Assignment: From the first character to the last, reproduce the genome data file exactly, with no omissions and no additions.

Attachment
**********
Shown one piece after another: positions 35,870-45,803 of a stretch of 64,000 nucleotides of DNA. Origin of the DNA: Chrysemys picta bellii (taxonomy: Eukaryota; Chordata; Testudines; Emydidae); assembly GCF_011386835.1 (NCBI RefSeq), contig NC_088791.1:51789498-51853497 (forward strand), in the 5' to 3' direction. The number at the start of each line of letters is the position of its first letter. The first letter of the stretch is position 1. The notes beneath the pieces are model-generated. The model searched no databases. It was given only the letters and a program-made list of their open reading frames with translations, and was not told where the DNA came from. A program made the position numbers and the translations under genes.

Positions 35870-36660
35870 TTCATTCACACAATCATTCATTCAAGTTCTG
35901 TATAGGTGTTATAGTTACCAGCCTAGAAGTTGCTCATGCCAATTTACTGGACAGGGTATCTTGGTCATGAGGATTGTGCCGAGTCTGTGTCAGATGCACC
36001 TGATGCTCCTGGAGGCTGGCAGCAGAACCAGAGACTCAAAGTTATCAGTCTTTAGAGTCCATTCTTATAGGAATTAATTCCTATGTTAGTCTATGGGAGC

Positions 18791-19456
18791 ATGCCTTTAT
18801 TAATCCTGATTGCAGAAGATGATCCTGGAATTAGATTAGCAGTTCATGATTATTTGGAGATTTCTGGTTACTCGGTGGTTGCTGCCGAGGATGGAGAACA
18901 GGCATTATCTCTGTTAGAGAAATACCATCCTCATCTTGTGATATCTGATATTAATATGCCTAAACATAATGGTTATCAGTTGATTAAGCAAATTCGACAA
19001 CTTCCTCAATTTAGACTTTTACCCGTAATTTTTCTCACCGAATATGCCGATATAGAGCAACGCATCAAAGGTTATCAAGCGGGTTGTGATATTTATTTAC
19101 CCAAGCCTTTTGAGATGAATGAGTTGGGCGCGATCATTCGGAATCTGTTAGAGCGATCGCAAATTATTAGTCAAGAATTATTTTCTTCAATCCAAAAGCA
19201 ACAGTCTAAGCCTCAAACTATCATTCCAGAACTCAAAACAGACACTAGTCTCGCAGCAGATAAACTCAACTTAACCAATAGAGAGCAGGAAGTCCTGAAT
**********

Shown one piece after another: positions 35,870-45,803 of a stretch of 64,000 nucleotides of DNA. Origin of the DNA: Chrysemys picta bellii (taxonomy: Eukaryota; Chordata; Testudines; Emydidae); assembly GCF_011386835.1 (NCBI RefSeq), contig NC_088791.1:51789498-51853497 (forward strand), in the 5' to 3' direction. The number at the start of each line of letters is the position of its first letter. The first letter of the stretch is position 1. The notes beneath the pieces are model-generated. The model searched no databases. It was given only the letters and a program-made list of their open reading frames with translations, and was not told where the DNA came from. A program made the position numbers and the translations under genes.

Positions 35870-36660
35870 TTCATTCACACAATCATTCATTCAAGTTCTG
35901 TATAGGTGTTATAGTTACCAGCCTAGAAGTTGCTCATGCCAATTTACTGGACAGGGTATCTTGGTCATGAGGATTGTGCCGAGTCTGTGTCAGATGCACC
36001 TGATGCTCCTGGAGGCTGGCAGCAGAACCAGAGACTCAAAGTTATCAGTCTTTAGAGTCCATTCTTATAGGAATTAATTCCTATGTTAGTCTATGGGAGC

Positions 18791-19456
18791 ATGCCTTTAT
18801 TAATCCTGATTGCAGAAGATGATCCTGGAATTAGATTAGCAGTTCATGATTATTTGGAGATTTCTGGTTACTCGGTGGTTGCTGCCGAGGATGGAGAACA
18901 GGCATTATCTCTGTTAGAGAAATACCATCCTCATCTTGTGATATCTGATATTAATATGCCTAAACATAATGGTTATCAGTTGATTAAGCAAATTCGACAA
19001 CTTCCTCAATTTAGACTTTTACCCGTAATTTTTCTCACCGAATATGCCGATATAGAGCAACGCATCAAAGGTTATCAAGCGGGTTGTGATATTTATTTAC
19101 CCAAGCCTTTTGAGATGAATGAGTTGGGCGCGATCATTCGGAATCTGTTAGAGCGATCGCAAATTATTAGTCAAGAATTATTTTCTTCAATCCAAAAGCA
19201 ACAGTCTAAGCCTCAAACTATCATTCCAGAACTCAAAACAGACACTAGTCTCGCAGCAGATAAACTCAACTTAACCAATAGAGAGCAGGAAGTCCTGAAT